New IDF chief Galant is 'a natural leader'
There has never been an IDF Chief of General Staff from the navy and that is no coincidence. The Israeli navy may be known as the Senior Service but, in the IDF, it has always been the poor and underfunded cousin.
But within the close-knit family of naval commandos, Yoav Galant was a legend, dating back to his days as a young officer on raids on the Lebanese coast in the late 1970s. His physical strength and natural leadership skills gained the respect of his soldiers but also of his commanders.
"If we were on an operation with Galant," says Boaz Sheffer, a former lieutenant colonel in Flotilla 13, "we knew that he would get whatever he wanted from his soldiers but also from the senior officers. They all respected his judgment."
But Galant was not content with the confined world of the navy. He realised 16 years ago that to reach the upper echelons, he would have to leave the navy. To the surprise of his friends, he went ashore and took command of the Jenin Regional Brigade. He returned to the navy to command the flotilla but was soon back on dry land as commander of the Gaza Brigade, then as head of an armoured brigade and finally as chief of staff of the ground forces.
His next step was just as unconventional. In 2002, Prime Minister Ariel Sharon selected him as his military adjutant, and for three years he was part of the circle of advisers around the PM. In the past, such a post was seen as the last station in an officer's career, as the IDF frowns upon its officers being too overtly involved in politics, but Galant wasn't for retiring. With Mr Sharon's backing, was appointed next to the key post of Southern Command in 2005, facing Hamas after the withdrawal from Gaza.
His backers insist he is a team-player
Major General Galant has spent an unprecedented five years in the south, during which he planned and executed Operation Cast Lead in Gaza a year-and-a-half ago. Despite gaining professional praise for attaining the operation's objectives with a low level of Israeli casualties, he was not a popular choice for the top job among his colleagues in the General Staff. The current Chief of General Staff, Gabi Ashkenazi, saw him as too independent-minded and impetuous and never got along with him. He is not part of any of the main army cliques and rumours of his connections with politicians and businessmen were used against him.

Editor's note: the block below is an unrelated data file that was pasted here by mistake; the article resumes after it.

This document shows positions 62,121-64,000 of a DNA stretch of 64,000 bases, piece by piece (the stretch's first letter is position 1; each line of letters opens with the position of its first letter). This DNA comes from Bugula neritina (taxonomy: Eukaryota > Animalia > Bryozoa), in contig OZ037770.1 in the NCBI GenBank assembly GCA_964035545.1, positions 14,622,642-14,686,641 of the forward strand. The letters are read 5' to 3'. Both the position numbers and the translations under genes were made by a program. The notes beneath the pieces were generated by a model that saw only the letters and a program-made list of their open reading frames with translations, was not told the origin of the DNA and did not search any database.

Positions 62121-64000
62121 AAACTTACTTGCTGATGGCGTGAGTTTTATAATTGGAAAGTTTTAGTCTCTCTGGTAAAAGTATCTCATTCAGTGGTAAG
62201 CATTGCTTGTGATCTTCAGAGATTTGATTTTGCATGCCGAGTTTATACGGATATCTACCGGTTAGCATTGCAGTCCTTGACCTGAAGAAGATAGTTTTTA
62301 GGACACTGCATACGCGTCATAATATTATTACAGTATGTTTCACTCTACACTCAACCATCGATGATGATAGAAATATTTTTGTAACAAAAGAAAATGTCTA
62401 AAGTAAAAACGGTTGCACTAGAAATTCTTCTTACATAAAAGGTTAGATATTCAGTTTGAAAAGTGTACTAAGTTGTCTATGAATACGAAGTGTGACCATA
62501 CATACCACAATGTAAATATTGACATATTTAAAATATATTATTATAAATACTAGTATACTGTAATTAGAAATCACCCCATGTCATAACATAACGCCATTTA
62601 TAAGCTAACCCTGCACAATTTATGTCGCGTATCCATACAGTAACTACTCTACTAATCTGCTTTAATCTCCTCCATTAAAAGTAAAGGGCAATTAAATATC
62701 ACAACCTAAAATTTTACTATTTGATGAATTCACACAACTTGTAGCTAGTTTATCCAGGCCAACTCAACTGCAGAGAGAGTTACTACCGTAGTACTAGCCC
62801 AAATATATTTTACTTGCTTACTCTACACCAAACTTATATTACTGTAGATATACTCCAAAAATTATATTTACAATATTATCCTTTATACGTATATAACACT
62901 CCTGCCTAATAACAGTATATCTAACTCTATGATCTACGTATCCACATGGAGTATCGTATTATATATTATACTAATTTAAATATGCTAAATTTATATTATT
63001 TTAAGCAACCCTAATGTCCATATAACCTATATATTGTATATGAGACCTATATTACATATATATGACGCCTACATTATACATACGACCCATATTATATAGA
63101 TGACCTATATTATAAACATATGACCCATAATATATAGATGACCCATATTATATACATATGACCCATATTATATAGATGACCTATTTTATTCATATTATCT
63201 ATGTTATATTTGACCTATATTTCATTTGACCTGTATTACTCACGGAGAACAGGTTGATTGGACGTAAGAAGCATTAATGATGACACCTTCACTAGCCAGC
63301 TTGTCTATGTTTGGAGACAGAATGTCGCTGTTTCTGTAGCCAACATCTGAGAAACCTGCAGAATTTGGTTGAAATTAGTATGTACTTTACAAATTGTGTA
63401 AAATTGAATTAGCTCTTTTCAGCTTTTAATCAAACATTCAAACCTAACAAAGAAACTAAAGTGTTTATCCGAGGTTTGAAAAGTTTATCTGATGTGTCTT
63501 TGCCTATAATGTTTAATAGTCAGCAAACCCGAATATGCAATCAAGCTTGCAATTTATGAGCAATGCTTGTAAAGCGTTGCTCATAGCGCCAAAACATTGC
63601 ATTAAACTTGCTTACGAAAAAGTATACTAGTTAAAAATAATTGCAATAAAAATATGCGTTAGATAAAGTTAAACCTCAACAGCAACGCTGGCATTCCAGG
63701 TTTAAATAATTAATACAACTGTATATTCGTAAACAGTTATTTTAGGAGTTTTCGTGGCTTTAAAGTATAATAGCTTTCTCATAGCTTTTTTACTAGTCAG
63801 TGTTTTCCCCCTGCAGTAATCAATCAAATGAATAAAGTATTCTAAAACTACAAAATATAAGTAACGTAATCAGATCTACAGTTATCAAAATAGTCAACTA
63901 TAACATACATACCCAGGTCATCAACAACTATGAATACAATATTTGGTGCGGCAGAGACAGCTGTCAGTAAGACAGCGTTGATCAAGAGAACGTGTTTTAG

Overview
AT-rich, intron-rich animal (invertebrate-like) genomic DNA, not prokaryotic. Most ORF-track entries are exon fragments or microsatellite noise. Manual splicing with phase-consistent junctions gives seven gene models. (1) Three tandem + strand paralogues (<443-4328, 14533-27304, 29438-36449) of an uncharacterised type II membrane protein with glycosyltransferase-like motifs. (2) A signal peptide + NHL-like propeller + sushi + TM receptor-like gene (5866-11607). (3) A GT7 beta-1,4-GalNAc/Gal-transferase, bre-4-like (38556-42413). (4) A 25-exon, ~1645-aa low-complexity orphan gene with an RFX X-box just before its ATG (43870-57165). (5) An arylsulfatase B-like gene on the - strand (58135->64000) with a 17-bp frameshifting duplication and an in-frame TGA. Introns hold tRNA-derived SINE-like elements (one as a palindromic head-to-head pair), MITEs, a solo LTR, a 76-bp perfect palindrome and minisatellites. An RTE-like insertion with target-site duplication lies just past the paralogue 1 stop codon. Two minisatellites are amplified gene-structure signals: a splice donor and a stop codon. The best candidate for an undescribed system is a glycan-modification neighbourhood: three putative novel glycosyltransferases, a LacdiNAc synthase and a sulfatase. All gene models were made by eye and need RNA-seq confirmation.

On the professional side, his critics say that he may have a wealth of operational experience but has not filled senior staff officer positions and is not well acquainted with major parts of the army he is now supposed to command. His backers, though, insist that he is an instinctive team-player, a natural leader and a decisive fighter who has proved himself adept at learning about new fields.
With Israel close to the point at which it will have to decide whether to attack Iran, and with conflagration threatening on its northern and southern borders, the choice of Maj Gen Galant sends a clear signal to Israel's enemies, particularly following the cautious Gen Ashkenazi. The major decisions will be made by the political leaders, but Maj Gen Galant as their senior military adviser will be there to ensure that the IDF can carry out any mission. They will have to be careful, though, that the ambitious general does not prove over-confident.